I think the point is that this is a large contingent who would be lobbying against any meaningful reforms. If we went with a straight flat tax, no loopholes, no games, no fuss no muss, how many people would be out of work?
As far as I know, there isn’t any group called People for an Obfuscated Tax Code, but it is kind of interesting how all “Tax Reform” ends up with making it more difficult for people to prepare their own taxes. Even if they just left it alone for ten years, a lot more people would be able to prepare their own tax returns.
I actually took a income tax course after I graduated from college. It pretty much convinced me that I didn’t want to pursue a career in accounting. Regular accounting actually follows basic principles that make sense and are applied consistently. The income tax code seems to consist of nothing but exceptions.
It puts a different spin on Nancy Pelosi statement, “We have to pass this bill, so we can find out what’s in it.”. Once the bureaucrats get finished interpreting the law, it may do something completely different from what Congress thought it was passing. There are plenty of lobbyists working the IRS to get the regulations written the way they want.
Even that is just the beginning. For important stuff, you have to dig into the case law from the tax court, which may vary from circuit to circuit. It the IRS doesn’t get the ruling they want and they think it might be upheld by higher courts, then they won’t appeal it, but they will continue to use their interpretation in other circuits.
The IRS doesn’t lobby, and H&R Block, though big, barely makes the Forbes 500 for their income. They don’t really have enough clout to affect the tax law (even if the other tax services get involved).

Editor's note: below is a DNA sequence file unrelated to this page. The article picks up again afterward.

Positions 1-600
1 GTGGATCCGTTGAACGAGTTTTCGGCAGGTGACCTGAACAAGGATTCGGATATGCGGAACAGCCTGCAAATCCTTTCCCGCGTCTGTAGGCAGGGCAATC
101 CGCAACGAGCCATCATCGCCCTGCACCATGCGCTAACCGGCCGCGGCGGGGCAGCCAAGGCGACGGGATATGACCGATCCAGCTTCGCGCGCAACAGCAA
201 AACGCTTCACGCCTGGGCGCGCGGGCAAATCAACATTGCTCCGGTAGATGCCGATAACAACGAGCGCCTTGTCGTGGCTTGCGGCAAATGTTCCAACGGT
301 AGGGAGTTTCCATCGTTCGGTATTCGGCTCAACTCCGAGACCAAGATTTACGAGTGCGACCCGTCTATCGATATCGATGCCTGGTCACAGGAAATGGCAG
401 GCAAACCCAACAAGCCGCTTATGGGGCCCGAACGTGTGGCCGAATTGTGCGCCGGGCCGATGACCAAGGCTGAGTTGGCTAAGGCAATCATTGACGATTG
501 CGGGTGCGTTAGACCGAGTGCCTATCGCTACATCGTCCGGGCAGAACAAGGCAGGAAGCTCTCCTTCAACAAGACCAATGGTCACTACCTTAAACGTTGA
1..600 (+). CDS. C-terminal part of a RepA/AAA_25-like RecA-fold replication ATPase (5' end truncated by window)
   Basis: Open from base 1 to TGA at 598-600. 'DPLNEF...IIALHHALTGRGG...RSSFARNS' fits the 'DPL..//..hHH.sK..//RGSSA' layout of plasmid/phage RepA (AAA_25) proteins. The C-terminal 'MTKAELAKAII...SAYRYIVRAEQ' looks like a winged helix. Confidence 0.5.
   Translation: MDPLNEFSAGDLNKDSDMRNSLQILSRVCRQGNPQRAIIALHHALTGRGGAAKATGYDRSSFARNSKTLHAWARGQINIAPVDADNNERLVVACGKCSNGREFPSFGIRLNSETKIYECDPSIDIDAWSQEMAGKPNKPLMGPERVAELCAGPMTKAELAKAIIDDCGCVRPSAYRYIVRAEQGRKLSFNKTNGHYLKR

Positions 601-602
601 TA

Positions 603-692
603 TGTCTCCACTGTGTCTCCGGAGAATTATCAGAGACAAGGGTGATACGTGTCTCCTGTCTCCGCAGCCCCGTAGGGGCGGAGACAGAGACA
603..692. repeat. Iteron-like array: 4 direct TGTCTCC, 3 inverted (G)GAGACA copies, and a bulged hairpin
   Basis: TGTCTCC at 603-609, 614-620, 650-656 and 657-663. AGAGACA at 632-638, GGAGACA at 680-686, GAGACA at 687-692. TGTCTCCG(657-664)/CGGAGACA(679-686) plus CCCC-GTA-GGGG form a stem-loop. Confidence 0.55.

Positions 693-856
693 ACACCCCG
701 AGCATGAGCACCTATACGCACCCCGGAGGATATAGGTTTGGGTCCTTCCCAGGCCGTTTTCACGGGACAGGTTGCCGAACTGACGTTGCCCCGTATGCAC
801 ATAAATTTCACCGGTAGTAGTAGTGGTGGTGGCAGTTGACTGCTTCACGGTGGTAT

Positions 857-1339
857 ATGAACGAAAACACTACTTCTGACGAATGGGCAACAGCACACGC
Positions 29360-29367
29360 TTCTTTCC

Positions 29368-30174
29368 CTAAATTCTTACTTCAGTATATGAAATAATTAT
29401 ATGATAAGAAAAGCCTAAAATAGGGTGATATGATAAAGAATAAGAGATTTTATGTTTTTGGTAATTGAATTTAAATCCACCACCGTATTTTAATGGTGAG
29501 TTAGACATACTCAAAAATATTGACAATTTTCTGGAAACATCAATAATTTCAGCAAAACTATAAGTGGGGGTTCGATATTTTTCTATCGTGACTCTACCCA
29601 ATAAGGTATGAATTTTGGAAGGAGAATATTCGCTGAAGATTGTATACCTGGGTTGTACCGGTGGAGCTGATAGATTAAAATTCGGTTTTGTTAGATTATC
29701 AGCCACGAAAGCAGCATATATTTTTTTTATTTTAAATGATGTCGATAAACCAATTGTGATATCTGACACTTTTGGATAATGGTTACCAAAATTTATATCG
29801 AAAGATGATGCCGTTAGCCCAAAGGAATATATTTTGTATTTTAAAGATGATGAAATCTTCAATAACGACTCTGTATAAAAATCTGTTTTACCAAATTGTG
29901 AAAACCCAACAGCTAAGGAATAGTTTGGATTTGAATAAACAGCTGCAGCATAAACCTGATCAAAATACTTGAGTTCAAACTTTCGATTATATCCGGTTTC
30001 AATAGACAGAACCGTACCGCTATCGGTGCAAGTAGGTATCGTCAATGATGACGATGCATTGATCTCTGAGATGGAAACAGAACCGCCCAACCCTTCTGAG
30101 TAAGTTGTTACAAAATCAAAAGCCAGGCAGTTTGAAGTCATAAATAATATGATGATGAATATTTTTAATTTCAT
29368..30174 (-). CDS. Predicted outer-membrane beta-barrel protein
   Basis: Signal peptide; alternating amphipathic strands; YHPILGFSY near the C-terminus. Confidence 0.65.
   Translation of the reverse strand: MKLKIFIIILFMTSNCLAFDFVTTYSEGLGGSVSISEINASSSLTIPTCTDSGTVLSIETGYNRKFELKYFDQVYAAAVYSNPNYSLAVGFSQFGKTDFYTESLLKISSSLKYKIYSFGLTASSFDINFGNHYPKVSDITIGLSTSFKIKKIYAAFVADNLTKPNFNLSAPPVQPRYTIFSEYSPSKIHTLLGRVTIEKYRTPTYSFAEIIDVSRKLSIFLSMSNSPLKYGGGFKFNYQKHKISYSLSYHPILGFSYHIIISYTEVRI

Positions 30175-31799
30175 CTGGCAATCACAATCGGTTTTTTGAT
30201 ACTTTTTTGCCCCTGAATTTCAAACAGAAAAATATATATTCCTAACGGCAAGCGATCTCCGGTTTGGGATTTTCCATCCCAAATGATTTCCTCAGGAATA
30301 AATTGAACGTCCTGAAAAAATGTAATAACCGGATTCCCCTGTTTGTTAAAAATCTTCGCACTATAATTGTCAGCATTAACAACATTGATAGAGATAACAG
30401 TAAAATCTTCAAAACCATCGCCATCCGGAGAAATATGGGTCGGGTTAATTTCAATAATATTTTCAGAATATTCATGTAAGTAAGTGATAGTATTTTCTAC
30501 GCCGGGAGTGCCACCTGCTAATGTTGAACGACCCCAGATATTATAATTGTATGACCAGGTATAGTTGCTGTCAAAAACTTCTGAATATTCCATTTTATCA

The tax code is complex because it is used for things other than to just raise revenue. There are all sorts of subsidies (e.g., mortgage interest) or other rules to achieve certain economic effects (e.g., this year’s extra tax refund). There are socially desirable reasons for doing these things, so the code is always being tweaked. The thousands of tweaks create the complexity.
A flat tax would put H&R Block out of business, but there are many other problems with it that are just plain politically unacceptable. Block doesn’t have to lobby against it; they just sit back and let it happen.
Interestingly as many people as like to consider themselves “rebels” in the US the IRS has the highest tax payment compliance rate (by far) of any advanced industrialized nation.
The job and careers that “depend” on the IRS are every federal worker (including all military) and employees, and a host of state and local entities dependent on payments collected by the IRS that are then reallocated to the states. Beyond this a host of people receiving entitlements “depend” on the IRS being able to capture income and redistribute it to them which keeps the cash flow pool filled.
It’s lot more than just tax workers and accountants.